The Punjab Assembly passed a resolution that bans celebrities from hosting Ramzan shows. The resolution was presented on grounds that said celebrities do not know enough about Islam and the spirit of this holy month to be preaching it.

Ramzan transmissions have become something of a national phenomenon over the last few years. Their airing times coincide with Sehri and Iftar timings. Networks compete to show who has bigger sponsors to giveaway more and spread the spirit of the month; at least their version of it.

These shows are often hosted by a well-renowned celebrity or two, along with a token religious scholar sat somewhere on set. Rather than a celebration of the holy month, these shows are often a spectacle of consumerism. Hosts hand out free sponsored gifts to desperate audience members, often in exchange for answering a general knowledge question or performing some humiliating task.

However, when we think about it objectively; what does any of this really have to do with the spirit of this month? The holy month of Ramzan and the act of fasting are meant to teach believers patience, tolerance and, self-control. It is also an opportunity for us to cleanse ourselves and prioritize prayer over material things. How do shows meant mostly to further the commercial interests of their sponsors assist in any of this?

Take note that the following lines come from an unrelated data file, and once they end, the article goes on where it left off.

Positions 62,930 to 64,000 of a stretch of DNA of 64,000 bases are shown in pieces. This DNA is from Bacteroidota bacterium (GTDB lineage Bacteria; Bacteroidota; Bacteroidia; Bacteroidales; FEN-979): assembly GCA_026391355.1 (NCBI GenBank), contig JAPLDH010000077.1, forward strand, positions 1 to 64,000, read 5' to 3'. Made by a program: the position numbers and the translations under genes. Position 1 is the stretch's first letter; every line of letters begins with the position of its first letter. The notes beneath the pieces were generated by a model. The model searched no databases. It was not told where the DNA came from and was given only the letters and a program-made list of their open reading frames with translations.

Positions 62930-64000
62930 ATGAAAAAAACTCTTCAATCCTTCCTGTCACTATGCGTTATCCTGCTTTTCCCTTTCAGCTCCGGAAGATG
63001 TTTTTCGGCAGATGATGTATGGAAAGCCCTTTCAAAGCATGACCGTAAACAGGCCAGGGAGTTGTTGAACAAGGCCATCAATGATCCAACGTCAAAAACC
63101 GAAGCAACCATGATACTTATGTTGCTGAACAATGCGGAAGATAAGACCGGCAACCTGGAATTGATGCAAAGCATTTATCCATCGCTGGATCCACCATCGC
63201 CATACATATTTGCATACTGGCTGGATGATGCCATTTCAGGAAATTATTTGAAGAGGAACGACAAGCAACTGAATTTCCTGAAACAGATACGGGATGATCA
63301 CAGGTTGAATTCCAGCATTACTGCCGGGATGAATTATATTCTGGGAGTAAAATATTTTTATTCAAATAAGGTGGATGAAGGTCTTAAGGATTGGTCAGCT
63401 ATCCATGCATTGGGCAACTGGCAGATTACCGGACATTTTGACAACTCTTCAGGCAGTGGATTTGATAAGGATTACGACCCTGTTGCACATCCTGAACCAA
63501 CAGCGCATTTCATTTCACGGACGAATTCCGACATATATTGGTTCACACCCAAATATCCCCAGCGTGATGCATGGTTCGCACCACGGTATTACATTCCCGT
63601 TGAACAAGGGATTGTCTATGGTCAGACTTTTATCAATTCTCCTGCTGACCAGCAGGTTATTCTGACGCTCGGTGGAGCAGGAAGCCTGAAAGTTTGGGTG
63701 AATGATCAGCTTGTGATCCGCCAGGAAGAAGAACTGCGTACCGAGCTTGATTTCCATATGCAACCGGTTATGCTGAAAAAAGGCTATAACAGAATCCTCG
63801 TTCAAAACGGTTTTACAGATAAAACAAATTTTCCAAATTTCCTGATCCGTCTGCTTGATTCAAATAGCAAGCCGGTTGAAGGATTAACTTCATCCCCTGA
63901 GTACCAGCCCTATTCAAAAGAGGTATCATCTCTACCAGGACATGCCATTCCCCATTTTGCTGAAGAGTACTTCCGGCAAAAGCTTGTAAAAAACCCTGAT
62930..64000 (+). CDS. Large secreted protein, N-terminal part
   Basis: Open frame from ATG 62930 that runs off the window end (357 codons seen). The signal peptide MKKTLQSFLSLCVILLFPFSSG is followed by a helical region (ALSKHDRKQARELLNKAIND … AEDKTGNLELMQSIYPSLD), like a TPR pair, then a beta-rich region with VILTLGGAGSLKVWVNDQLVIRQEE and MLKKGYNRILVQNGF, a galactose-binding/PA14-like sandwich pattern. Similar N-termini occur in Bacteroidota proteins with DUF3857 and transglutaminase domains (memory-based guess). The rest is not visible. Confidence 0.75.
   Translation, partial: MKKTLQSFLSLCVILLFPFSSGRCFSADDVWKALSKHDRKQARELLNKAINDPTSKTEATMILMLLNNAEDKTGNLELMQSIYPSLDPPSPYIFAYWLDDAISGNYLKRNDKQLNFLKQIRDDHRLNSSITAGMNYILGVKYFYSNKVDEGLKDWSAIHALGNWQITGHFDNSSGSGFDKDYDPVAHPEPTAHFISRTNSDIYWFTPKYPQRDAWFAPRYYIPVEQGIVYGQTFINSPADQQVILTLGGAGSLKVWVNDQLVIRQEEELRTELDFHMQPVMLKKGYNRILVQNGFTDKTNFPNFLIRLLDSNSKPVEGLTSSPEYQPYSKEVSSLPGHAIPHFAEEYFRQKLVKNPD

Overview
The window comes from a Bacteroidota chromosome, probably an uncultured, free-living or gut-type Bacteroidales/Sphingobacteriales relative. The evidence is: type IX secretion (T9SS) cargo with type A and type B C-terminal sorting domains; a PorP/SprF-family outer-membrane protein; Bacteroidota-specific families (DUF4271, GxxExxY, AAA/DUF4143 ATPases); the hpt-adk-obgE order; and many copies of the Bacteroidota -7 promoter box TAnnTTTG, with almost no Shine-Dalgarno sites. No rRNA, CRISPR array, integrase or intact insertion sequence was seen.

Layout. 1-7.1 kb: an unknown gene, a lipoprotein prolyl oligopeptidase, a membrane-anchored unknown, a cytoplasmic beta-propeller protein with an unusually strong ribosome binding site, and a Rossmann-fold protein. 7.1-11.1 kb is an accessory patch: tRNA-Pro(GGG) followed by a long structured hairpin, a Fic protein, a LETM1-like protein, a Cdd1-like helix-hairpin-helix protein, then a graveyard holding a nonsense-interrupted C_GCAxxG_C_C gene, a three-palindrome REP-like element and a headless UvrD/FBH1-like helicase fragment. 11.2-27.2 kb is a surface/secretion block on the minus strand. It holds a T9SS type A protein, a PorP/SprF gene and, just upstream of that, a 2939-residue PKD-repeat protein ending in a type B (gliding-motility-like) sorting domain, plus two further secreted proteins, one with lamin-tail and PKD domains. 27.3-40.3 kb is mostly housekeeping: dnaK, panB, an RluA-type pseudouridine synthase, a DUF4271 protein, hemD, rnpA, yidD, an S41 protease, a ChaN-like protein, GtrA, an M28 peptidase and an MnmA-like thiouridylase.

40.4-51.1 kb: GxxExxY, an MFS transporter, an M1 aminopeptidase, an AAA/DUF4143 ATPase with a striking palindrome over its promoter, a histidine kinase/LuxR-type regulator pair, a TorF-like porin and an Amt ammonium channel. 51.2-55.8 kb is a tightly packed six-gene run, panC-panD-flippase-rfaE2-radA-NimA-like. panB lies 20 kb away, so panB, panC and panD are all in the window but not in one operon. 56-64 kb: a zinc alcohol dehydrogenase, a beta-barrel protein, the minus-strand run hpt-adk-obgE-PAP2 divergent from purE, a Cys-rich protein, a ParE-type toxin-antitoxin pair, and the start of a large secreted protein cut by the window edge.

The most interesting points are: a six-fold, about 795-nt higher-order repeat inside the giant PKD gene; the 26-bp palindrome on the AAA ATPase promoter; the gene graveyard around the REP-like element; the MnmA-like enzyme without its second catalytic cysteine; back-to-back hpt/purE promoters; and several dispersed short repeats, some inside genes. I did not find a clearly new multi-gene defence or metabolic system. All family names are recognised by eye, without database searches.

Last year during Ramzan, after multiple warnings to showrunners to maintain decorum, the Islamabad High Court (IHC) as well as PEMRA had halted transmissions of these shows because they “appeared to be like circus shows” and thus, were sacrilegious to the holy month.

This year the Punjab Assembly took preemptive action and barred celebrities from hosting these transmissions. This decision can help prevent these shows from becoming the spectacle of celebrity and preserve the sanctity.

Celebrities have also come forward to protest the decision, saying that the IHC cannot decide who does or does not know enough about Islam. However, the Ramzan transmission shows are not the problem. The celebrities hosting these shows aren’t even the problem. The problem arises when we sensationalize the content or prioritize commercial interests over faith and the sanctity of the month.


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